Mark Grinis, EY Global Real Estate, Hospitality & Construction Leader, and Dietmar Klos, Real Estate Leader at EY Luxembourg, examine the hot topics currently impacting the real estate sector at a global and local level.
With major transformations taking place throughout its value chain, the real estate sector will recover but will not look the same as before the pandemic, with opportunities arising and market needs adjusting.
Mark Grinis, EY Global Real Estate, Hospitality & Construction Leader, and Dietmar Klos, Real Estate Leader at EY Luxembourg, give an overview of the issues impacting the sector at a global and local level.
The last two years have been unique and the Covid pandemic has interacted with every facet of our industry. Which are the most noticeable implications for the Real Estate (RE) sector and its asset classes?
Mark Grinis: The pandemic let us experience unprecedented times and we can’t lose sight of that. We are looking at a challenging year ahead of us with bumps along the road. For the last decade, macro-economic drivers, such as low interest rates or increased funding activities triggered high prices. The residential market received a boost as costs were manageable and investors’ preferences for yield and moderate valuations provided stability.
However, interest rates are expected to rise (already indicated by the Federal Reserve followed by the European Central Bank with room for interpretations) and depending on how quickly this emerges, it could be a challenge for investors and private home buyers.
Even though fiscal relief packages and governmental support programs delayed retail’s massive lease defaults (in some cases even led to renewed demand for certain office and retail spaces) this market segment has taken an overall toll with store closings and vacancies rising.
Geopolitical tensions will flare up and are expected to affect the sector: the increasing role of governments in economies, climate change and sustainability, the shifts in geopolitical powers and the technological transformation of the sector.
Being digital and having value added technologies and processes will be a significant differentiator in the market, i.e. construction. Market players that leverage modern tools as Building Information Modeling (BIM) or Lean construction can react quickly through on-the-spot analysis and adaptations of contractual clauses, costs, timelines, and quality. Availability of data and flexibility of teams are great contributors to limit exogeneous risk factors for ongoing projects.
Supply chain bottlenecks that caused productions to slow or even halt along with labor shortages were and still are dramatic challenges for the sector and a risk for the global economy.
Office spaces were impacted through falling rents and occupancies and still face a short-term uncertainty as to what extent workers will return to the office.
Climate change is back in the spotlight and growing influence of Environmental, Social and Governance (ESG) factors are expected to remain. In addition to changing work models, office and retail are vulnerable to greenhouse gas (GHG) emission taxes. Office landlords will face higher capex to meet changing GHG emission regulations and tenants’ demands. Older and unrenovated buildings are more prone to tax and regulatory penalties.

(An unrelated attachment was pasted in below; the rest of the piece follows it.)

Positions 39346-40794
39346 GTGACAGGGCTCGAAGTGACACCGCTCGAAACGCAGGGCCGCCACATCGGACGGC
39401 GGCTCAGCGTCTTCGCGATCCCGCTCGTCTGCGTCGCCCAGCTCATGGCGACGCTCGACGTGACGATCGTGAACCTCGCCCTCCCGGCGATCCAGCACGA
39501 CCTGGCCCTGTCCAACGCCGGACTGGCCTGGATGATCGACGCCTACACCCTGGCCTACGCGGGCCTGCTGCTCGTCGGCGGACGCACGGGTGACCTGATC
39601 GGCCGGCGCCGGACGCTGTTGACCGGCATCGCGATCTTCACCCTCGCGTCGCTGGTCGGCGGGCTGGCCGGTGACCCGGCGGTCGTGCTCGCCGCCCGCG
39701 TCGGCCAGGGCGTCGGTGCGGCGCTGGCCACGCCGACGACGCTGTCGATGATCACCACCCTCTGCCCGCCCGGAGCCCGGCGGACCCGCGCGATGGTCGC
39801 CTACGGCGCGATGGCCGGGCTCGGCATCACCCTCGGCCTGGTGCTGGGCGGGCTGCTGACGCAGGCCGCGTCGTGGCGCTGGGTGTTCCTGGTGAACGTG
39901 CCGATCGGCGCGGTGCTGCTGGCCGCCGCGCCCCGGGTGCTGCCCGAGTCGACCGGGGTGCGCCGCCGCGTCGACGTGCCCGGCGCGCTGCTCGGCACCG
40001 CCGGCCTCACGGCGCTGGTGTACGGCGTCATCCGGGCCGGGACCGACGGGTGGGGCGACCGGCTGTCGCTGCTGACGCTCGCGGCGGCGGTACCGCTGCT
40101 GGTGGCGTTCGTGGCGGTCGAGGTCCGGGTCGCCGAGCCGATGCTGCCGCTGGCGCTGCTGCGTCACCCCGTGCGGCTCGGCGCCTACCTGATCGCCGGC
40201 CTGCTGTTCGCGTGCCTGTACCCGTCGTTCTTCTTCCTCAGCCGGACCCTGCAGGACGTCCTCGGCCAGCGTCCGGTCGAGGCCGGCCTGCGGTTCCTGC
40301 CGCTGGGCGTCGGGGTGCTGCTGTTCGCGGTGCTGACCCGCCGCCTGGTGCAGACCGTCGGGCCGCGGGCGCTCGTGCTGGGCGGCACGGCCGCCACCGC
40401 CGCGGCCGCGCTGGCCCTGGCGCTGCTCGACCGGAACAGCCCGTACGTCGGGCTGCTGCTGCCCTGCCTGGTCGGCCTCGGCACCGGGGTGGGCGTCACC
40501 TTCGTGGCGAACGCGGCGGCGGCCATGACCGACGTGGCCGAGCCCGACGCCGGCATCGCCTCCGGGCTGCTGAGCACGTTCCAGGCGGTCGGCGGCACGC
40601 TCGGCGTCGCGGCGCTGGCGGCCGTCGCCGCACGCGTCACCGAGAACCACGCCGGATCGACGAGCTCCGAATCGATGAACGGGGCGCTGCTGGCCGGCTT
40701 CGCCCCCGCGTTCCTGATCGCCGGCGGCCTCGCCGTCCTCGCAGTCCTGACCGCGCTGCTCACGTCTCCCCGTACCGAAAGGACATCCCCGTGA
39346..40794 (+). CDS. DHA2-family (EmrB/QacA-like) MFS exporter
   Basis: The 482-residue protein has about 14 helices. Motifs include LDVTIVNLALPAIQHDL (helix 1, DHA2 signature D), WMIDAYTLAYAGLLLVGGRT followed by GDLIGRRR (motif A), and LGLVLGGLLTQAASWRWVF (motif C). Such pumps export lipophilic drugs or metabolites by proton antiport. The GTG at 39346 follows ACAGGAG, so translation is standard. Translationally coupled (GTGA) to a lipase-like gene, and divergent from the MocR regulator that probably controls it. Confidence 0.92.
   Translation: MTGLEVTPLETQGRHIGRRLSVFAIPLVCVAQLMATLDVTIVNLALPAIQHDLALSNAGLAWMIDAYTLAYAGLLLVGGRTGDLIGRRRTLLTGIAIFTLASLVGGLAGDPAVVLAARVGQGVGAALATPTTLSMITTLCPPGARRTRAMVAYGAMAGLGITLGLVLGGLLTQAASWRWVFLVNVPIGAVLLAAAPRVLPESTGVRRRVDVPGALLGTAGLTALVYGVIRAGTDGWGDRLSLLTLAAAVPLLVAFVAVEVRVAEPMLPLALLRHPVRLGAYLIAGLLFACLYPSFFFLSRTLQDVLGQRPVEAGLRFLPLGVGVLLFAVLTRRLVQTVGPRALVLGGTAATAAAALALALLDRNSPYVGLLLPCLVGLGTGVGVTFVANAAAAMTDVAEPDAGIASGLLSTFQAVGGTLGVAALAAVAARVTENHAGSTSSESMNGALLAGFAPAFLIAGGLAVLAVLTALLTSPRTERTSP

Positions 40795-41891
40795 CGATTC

How quickly we bounce back varies very much across the globe and reflects a highly unequal global recovery.
Dietmar Klos: The real estate industry has a real chance of recovering fully as the impact caused by the pandemic was less severe than anticipated. However, it will not look the same. The recent challenges have triggered shifts and changes across the entire sector with asset classes taking major hits and becoming unattractive to invest in while others are striving and accelerating. As Mark mentioned, technology and e-commerce trends affect the attractiveness of certain assets, such as warehouses, data centers and telecom towers.
The surge in online spending has increased tenant demand, the result being that particularly logistical properties have been on the positive side of the challenging past months while investors were hesitant about industrial production facilities. The market indeed noticed a significant amount of such properties being offered for sale.
The residential market showed an increased demand for more livable space and a shift to single-family rental property to accommodate the increased time spent at home. Multi-family properties also experienced high tenant demands and rents spiking to record levels, resulting in becoming a favorable asset class to invest in. Likewise for senior housing such as assisted care and living facilities. Additionally, the recovery of this market segment is supported by long-term demographics.
Large shopping malls, local retail, hospitality, and luxury retail businesses tied to international travel were most affected by the recent crisis and are expected to deal with covid-related impacts for a while. Hotels within an easy driving range of highly populated areas appear to recover steadily, especially with vacation travel picking up.